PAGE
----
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Madagascar is the fourth largest island in the world with a landmass as large as Spain and Portugal combined. It is considered one of the world’s most ecologically rich countries because of its incredibly diverse landscape and numerous species of flora and fauna not found anywhere else on the planet. This is mainly due to the island’s isolation from the African continent for millions of years.
Located in the northwest corner of Ambalahonko, the project takes place in the peaceful village which is home to only 40 households. Having just recently welcomed the project team into their community, the continuing and growing relationship will see volunteers and staff enjoy occasional Saturday night parties with the local residents and observe church and ceremonial gatherings. Plus, volunteers will have the opportunity to learn the native language and how to cook traditional cuisine.
The local weather: From May to October, temperatures typically range from 25-30°C during the day and 20-25°C at night, which can feel a bit chilly once you’ve acclimatized. The wet season is November to April and during this time the climate is very hot and humid.
This project’s aims are to evaluate the biodiversity in this area and compare different habitat types. You will be compiling a species inventory which will involve carrying out surveys of mammals, birds, reptiles and amphibians in the surrounding forests. Additionally, you will be mapping vegetation, levels of human disturbance and resource usage. You will learn surveying techniques and have a chance to contribute to the local community through education outreach days.
During the initial weeks of the project you will learn basic ecological principles and methods, how to gather data and become oriented with the camp area. This period will include both theoretical and practical work including a series of informative lectures, tests, opportunities to practice identifying species and instruction on research techniques. Once all volunteers have become familiar with data collection and the scientific reasoning, they will have the opportunity to design new projects.
Following training, your focus will be on surveys of plant and animal communities. This will include:
The work schedule will usually consist of a trip into the forest in the morning and the afternoon, with Saturdays off. There will be many early mornings and late nights in order to sample a variety of species and avoid working in the heat of the day. The work load will be divided up amongst the group for variety.
During the project you will hike each day, along with other volunteers and staff, from the main campsite on the beach to remote locations in the forest to conduct your field work. You will directly contribute to important research, aiming to inform the local government about how to manage the remaining forests and conserve their invaluable natural assets.
It’s not all work, though! After a hard day in the forest you can always relax on the beach, snorkel in the crystal clear waters or play football with the local villagers.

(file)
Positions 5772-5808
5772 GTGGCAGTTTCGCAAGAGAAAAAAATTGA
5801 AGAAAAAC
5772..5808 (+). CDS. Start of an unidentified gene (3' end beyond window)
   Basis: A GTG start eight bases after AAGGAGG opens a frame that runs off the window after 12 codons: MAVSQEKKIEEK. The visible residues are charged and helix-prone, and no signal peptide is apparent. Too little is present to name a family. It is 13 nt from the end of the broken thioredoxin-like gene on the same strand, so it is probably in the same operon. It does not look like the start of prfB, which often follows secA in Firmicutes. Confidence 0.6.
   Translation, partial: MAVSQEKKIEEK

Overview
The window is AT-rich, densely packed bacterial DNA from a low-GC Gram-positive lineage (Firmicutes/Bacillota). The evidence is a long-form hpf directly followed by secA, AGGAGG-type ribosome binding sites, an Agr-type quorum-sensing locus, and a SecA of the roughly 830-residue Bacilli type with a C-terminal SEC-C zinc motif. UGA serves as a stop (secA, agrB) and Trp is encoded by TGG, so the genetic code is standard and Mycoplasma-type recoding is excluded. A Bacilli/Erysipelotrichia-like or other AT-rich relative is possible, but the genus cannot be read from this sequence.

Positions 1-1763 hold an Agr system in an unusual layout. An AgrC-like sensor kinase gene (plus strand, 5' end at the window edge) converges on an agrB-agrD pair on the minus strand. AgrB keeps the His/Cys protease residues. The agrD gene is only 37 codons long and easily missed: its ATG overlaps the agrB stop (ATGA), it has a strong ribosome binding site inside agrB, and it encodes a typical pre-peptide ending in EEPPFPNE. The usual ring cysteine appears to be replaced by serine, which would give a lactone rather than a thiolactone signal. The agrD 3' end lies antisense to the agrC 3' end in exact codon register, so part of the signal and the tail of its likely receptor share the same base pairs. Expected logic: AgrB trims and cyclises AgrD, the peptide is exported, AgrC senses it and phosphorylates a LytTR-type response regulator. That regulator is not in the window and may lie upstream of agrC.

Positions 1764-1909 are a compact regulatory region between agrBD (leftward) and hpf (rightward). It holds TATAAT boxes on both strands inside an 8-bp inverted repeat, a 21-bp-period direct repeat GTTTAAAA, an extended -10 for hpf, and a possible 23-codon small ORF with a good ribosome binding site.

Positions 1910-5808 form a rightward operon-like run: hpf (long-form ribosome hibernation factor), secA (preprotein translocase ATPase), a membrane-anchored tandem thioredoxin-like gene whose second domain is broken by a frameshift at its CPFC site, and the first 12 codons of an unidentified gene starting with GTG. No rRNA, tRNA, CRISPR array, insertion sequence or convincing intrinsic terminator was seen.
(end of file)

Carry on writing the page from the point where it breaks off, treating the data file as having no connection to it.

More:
Internet: You will be in the field for the entirety of your expedition so please advise parents and friends that it will be very unlikely that you will be in touch regularly. You can have access emails if you choose to go to town on your day off (Saturday). This access will be fairly irregular as it won’t necessarily be possible to go every weekend.
Laundry: Laundry can be washed by hand on-site.
Accommodations: The field camps consist of a collection of tents and shelters. In your camp the shower may consist of a river-pool, a jug, bucket of water or washing in the sea. You will be cooking over an open fire, so prepare yourself for the simple, low-footprint lifestyle! When you are trekking away from the base camp, accommodations could be a mosquito net pitched in a remote clearing. Get ready to truly experience basic living, including residing without electricity, beds or toilets. You will be sleeping on a roll mat with a sleeping bag. The overall camp has everything you need and the beautiful setting makes it an incredible atmosphere.
Food: The food will be fairly simplistic – rice and beans with some vegetables. Part of your role in the camp will be to help with the cooking. Drinking and washing water comes from a tap in the village and is filtered for safe drinking.
Please take note of this project’s minimum requirements:
Madagascar has spectacular natural beauty; it is home to thousands of plant and animal species found nowhere else in the world. If you have time before or after your project, there are many travel opportunities, both near and far from Nosy Be. Some suggestions include:
The camp is great fun and in your spare time you’ll have opportunities to swim in waterfalls and play sports against the determined local teams. You can socialize, sit around the campfire, enjoy a traditional themed Saturday night party, play board games or join in a quiz night. After a long hard day of trekking and working in the field you may wish to relax with a drink, sway in the camp hammock or chat with your new friends under a tropical sky lit by millions of twinkling stars
A range of adventure and cultural activities like visits to remote villages and dive trips are also available. You can talk to the local staff teams to arrange these explorations with local providers and tour operators.
Scuba diving courses may be available (subject to availability of spaces and time constraints).